Part of me – the naughty little boy part of me – was itching to make today’s blog an April Fool’s number, a kind of wireless equivalent of the Panorama spaghetti trees and the wonderful tropical archipelago of San Seriffe. But then the other part of me – the older, killjoy part - pointed out to its mischievous younger sibling that blogs being blogs, there is the remote chance that someone might believe it, and then they report it at face value in their blog, and the next thing you know, you have to spend the rest of the day on the phone explaining that, no, Vodafone haven’t introduced a Naked Thursday, or that there isn’t an app that can recognize when you’ve had too much to drink and simultaneously deadlocks your car and books you a taxi. But despite the older, killjoy part of me winning the April Fool’s argument, the little boy part gets to talk about mobile games. Orange, you see, has just launched Playtomo
, which is "a social gaming service allowing all UK customers to play games for free and share the fun with friends through social networking sites on their mobile phones". Playtomo is an application which integrates into social networks – well, just Facebook at present; once you’ve gone to Playtomo’s site and connected it to Facebook, you download the app – all 1.5MB of it – to your handset and, lo and behold, you have access to a dozen games (more promised) which you can then (if you so choose) download to your handset: scores achieved in these games can then be posted to Facebook, along with challenges to your Facebook friends. Helping you through this installation process is an animated (in both senses of the word) old chap who offers advice on what you can get from Playtomo and how to access it. Firstly, as Orange says, it’s all free to end users (not just Orange customers, but those of all networks), but of course will be ad supported. Secondly, the fact that Orange has offered Playtomo is emblematic of the fact that network operators are breaking away from the "games live in this silo, social networks live in that silo" approach; realizing that we live in a Mobile Web 2.0 world (as my colleague Ian Chard has pointed out, a Mobile Social Web 2.0 world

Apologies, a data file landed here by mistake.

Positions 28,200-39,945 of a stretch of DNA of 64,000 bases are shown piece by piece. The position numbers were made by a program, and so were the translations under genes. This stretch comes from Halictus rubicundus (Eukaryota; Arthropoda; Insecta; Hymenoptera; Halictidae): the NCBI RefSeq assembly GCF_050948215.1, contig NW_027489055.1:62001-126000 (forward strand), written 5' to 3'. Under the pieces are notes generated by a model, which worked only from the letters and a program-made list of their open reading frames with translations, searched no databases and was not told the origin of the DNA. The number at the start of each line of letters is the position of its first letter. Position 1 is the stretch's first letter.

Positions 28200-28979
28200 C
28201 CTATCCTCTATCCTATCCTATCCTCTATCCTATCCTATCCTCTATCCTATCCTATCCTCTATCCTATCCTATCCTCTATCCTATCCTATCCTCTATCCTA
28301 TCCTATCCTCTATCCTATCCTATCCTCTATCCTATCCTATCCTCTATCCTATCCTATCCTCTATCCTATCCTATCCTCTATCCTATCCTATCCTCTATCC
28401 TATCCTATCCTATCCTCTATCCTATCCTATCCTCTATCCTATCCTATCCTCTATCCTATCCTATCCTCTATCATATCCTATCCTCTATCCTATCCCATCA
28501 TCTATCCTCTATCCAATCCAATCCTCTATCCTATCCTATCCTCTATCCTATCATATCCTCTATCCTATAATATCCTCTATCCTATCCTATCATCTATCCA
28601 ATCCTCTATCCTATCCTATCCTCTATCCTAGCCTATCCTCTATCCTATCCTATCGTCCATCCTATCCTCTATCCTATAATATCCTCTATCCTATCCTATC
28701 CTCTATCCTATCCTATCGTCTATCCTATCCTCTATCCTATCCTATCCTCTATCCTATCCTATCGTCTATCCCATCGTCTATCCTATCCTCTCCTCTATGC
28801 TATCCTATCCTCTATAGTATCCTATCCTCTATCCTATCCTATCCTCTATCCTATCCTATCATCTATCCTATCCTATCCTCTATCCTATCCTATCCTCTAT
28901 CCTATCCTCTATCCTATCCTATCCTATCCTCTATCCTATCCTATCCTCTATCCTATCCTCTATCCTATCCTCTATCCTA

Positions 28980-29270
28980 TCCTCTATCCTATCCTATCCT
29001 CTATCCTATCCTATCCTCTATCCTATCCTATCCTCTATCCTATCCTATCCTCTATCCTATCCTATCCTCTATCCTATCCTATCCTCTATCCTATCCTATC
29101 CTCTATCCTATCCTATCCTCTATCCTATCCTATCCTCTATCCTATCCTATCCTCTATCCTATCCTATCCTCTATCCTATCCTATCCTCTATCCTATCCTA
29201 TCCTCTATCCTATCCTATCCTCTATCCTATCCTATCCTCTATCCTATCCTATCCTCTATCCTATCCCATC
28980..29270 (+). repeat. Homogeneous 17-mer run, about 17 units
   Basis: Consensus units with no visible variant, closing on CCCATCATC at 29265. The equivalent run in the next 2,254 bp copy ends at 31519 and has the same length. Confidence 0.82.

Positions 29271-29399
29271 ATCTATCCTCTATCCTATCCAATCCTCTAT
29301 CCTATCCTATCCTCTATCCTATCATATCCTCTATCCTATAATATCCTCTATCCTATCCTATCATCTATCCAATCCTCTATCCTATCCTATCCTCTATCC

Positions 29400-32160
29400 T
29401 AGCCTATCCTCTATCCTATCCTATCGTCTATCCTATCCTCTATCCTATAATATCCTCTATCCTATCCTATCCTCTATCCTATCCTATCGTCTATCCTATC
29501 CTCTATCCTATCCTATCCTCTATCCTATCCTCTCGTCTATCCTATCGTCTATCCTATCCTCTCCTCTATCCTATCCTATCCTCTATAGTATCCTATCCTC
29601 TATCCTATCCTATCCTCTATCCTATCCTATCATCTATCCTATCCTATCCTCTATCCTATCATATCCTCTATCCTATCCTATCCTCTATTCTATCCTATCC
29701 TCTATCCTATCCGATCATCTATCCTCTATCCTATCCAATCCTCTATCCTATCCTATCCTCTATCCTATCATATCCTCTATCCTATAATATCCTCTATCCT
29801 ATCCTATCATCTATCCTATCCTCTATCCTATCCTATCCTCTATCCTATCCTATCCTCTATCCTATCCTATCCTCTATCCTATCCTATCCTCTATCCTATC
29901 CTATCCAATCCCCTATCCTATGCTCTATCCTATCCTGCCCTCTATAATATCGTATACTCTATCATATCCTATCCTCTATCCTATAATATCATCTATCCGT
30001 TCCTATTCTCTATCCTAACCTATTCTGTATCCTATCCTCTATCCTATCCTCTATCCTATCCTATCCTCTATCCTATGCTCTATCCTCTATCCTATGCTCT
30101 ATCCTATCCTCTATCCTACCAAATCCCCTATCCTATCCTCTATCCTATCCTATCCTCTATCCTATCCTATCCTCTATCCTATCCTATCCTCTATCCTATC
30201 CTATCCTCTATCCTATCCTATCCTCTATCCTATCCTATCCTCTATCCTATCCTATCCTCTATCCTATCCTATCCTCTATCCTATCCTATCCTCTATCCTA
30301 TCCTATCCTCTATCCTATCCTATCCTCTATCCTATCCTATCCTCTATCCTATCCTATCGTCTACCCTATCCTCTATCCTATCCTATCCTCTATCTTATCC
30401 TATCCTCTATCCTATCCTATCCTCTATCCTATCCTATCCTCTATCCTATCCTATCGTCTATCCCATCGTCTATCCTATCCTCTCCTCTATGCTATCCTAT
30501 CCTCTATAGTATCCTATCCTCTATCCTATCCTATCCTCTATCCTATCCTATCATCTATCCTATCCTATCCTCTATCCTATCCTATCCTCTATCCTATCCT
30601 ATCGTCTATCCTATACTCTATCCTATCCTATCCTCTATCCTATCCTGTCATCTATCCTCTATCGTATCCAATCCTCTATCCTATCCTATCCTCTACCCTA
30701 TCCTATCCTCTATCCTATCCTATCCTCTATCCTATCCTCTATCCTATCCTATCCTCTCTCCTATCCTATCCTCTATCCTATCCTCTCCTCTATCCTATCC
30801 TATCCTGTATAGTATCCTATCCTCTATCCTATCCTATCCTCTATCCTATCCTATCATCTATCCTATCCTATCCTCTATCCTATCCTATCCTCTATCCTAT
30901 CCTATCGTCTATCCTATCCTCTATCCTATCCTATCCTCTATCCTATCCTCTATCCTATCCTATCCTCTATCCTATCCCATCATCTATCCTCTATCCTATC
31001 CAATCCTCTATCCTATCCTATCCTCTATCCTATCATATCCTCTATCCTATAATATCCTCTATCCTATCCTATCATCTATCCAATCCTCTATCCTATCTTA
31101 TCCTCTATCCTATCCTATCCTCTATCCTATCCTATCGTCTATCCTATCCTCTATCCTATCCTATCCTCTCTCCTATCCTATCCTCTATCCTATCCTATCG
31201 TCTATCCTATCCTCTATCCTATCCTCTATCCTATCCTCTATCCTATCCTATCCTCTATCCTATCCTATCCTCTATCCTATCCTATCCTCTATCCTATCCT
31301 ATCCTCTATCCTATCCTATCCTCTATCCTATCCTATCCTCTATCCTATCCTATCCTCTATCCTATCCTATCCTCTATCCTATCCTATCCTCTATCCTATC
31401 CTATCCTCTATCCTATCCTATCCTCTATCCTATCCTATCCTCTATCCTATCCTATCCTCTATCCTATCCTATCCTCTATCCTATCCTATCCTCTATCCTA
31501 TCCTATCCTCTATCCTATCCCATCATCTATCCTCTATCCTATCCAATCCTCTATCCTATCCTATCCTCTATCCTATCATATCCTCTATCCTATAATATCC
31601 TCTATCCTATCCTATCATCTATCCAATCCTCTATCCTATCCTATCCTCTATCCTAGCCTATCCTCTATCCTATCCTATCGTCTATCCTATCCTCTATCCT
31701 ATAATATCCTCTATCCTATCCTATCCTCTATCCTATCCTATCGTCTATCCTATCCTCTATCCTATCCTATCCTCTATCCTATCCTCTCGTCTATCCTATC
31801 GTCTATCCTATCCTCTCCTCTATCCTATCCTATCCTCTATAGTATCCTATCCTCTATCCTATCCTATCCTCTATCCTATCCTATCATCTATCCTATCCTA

) and that one of the best ways to get products discovered (and potentially monetized) is to make Joe Public integral to the marketing campaign by telling his mates about it. Thirdly, the game I chose to download was Fruity Raccoon: unfortunately I still haven’t played it because the 3G signal dropped out while it was installing, and so I can’t tell you how well (or badly) I did at it. (One feels that at this point the animated old chap should come on with a few choice words for the network operator for spoiling his fun, but sadly this did not occur.) And while from my perspective this at least saves face, this isn’t such good news for the network operators. We come back, as we always do, to the issue of network coverage: unless you enable consumers to access services as and when they want to, then for each occasion when they’re trying to download an app, or watching mobile TV, and the coverage drops out, then consumers will be less likely to engage with content in the future – particularly if that consumer has been faced with an tricky access/installation process in the first instance. Integrated content services are clearly the right way to go, but the network technology underpinning those services sometimes fails to deliver, and this is an issue that must, repeat must, be addressed; coverage in rural areas, on trains, even in built-up inner cities, simply has to be enhanced. Now then. Did I mention Vodafone’s Naked Thursday earlier on?